Ninety-eight days. Sixteen houseguests. One moderately funny return from the Zingbot. Big Brother 17 ended its summer of betrayals, backstabs and backdoors with its biggest moment yet. A winner has been crowned! From the remaining three players, someone has claimed the half million dollar prize, one person got second place (with a sweet $50,000 consolation prize), and one left with nothing. It’s the night fans have been waiting for.
Big Brother 17 started its summer with a newfound sense of purpose and motivation. Coming on the heels of master gameplay (but yet a boring season) from Big Brother 16 and the tumultuous controversy of Big Brother 15, fans were looking forward to an equally impactful summer. The “BB Takeover” twists offered early excitement with the return of the twin twist (Liz & Julia) and the inclusion of two Amazing Race players (Jeff & Jackie) before fading into twist obscurity. The early gameplay could hold its own without the added elements.
Houseguests were gunning hard for the prize, quickly jumping into game modes very early on. As the season recap aired in the beginning of the episode, viewers got a look back at how each of the Final 3 made it to the end. Sitting at the end was poker player Vanessa, original twin Liz, and behind-the-scenes geek Steve.
Vanessa and Liz had worked together for most of the game. Their alliance, which also included Austin, Julia, Shelli and Clay, controlled the majority of the early season and sent many of the houseguests out the door. Liz grew a closer bond with Julia and Austin to create the Austwins alliance. Vanessa, meanwhile, had used her influence to manipulate the house and control the game as a puppet master. She mastered the manipulation tactic and secured her safety over the weeks, like convincing houseguests to target each other without ever thinking about her.
Steve, on the other hand, played a more personal and behind-the-scenes role. He kept quiet early in the first few weeks (to the point you barely noticed him); instead he focused on building genuine relationships and tried to keep the target off him. Just like with Liz and Vanessa, he won challenges to protect himself when needed and he joined alliances when he could. As the season progressed, Steve became more of a competition threat and proved to be equally as a worthy competitor alongside Vanessa and Liz.
It’s finales like this that any reality TV fan would be happy to see. Liz, Steve and Vanessa equally played the game to a point where that they could make a reasonable case to the jury to try and win the money. And the debate definitely showed! From snippets shown from the jury, the former players were stuck between who to vote for the prize. All three had a good shot to win the game.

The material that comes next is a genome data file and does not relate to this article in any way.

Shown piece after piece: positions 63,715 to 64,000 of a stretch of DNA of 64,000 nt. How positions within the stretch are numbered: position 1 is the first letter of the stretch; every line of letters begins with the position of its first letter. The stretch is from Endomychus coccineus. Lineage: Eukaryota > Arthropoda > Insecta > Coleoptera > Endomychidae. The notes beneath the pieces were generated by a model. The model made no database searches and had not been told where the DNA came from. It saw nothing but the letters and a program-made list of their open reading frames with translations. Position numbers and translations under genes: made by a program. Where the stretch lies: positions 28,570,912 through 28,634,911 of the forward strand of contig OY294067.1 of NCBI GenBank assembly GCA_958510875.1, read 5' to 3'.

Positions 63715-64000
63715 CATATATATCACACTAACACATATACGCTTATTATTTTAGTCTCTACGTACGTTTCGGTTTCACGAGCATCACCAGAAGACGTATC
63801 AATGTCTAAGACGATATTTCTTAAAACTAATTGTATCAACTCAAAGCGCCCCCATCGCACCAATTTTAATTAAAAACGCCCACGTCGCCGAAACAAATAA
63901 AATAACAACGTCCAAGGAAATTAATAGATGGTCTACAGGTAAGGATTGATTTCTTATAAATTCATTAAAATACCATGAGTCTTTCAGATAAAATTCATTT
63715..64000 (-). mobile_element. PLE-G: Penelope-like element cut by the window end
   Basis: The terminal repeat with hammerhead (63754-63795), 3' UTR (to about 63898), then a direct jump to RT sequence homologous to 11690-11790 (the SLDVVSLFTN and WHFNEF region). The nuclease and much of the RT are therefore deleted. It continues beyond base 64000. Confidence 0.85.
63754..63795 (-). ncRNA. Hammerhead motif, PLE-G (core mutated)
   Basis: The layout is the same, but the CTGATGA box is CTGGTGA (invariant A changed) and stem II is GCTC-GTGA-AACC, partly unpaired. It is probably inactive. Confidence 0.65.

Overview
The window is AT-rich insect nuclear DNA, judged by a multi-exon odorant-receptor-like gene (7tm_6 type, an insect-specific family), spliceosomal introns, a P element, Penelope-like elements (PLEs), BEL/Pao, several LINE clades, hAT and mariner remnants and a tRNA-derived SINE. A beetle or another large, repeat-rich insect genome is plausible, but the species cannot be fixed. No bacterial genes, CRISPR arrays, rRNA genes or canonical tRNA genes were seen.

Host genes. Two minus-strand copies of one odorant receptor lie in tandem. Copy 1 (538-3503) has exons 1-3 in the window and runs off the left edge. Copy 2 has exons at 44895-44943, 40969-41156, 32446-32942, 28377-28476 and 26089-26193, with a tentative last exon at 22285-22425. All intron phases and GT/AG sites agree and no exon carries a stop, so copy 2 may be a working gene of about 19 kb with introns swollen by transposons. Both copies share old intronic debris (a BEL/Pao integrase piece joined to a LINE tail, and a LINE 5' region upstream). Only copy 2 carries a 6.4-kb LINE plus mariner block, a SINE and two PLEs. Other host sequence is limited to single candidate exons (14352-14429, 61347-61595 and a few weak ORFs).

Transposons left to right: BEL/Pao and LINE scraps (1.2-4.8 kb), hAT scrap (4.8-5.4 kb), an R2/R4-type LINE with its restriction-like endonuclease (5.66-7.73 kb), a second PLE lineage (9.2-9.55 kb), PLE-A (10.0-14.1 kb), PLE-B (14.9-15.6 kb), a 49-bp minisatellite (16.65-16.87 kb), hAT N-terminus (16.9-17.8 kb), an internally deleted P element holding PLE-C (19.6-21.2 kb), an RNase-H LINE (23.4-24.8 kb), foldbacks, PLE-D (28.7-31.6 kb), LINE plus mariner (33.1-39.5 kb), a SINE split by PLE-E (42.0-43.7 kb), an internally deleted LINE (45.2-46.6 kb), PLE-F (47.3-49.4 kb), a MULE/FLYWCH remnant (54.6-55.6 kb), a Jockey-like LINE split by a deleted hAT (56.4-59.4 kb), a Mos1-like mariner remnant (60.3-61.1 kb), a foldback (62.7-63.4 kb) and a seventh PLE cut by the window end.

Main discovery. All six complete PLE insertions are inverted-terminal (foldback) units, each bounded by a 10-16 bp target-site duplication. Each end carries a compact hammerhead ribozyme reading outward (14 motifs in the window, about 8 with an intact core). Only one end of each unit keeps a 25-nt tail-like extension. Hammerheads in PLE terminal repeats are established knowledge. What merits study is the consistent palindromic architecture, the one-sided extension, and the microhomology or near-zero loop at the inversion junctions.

Many of the former players (like Shelli, Jackie) respect Vanessa’s manipulative game play, but others like Austin think her tactics were underhanded; he still feels the bitterness of being blindsided. Liz equally won a lot of competitions and joined big alliances, but Johnny Mac thought she rode too many coattails to make it to the end. Steve, however, came off as a rat. While the jury felt a personal connection to him, some felt that he didn’t own up to his game moves and hid behind the emotion to protect himself. Vanessa came out as a frontrunner from the jury segments and all she would have to do was make it to the Final 2 for her shot to make her plea. However, as the past has shown, anything can happen in the last round of the final Head of Household (HOH).
The final round of the final HOH is the biggest shift in power every season. No matter how manipulative someone is, a great competition threat or a lovable friend, none of that counts. All that truly changes the game is how much the final houseguests know about the jury members. What would they say to certain questions? Eight questions. Two houseguests. One large scale. Someone’s game could go up in smoke… and that’s what happened to Vanessa.
Vanessa dominated the game for the majority of the season. She played the game really good. In fact, it was TOO good. Steve as the final HOH realized that she needed to go if only to help secure his potential chance at winning Big Brother 17. With her gone, both Liz and Steve had a shot at the prize. The early favourite to win the game was sent out the door. It’s a perfect example of reality TV education: sometimes the best player of the season isn’t the winner, the winner is the person who manipulated the final round the best. Vanessa lost one challenge and she lost the game, inadvertently helping Steve win the game. It’s almost poetic in a way.
Steve came from behind to win Big Brother 17. His “Tortoise and the Hare” approach developed all season to a satisfying finish for a die-hard fan. He methodically thought out his speech to the jury and how he could talk circles around his competitor, Liz, when the time came. Liz reaffirmed another lesson in the reality TV world: think about and practice your case to the final jury. She had no idea what to say to convince the 9 jury members. Steve had the advantage and eloquently proved why he should be the deserving winner. He maneuvered the final round to create a situation where only he could be the rightful winner.
Big Brother 17 came to a satisfying end. While the best player (and arguably, rightful) didn’t win the game, another deserving houseguest took the prize. Big Brother isn’t a race, it’s a marathon. Three months have gone by and every week can change the balance of power. No one could’ve guessed that these three would be in the end or that Steve would’ve won against Liz. Big Brother is full of surprises and this year’s finale kept fans on the edge of their seats.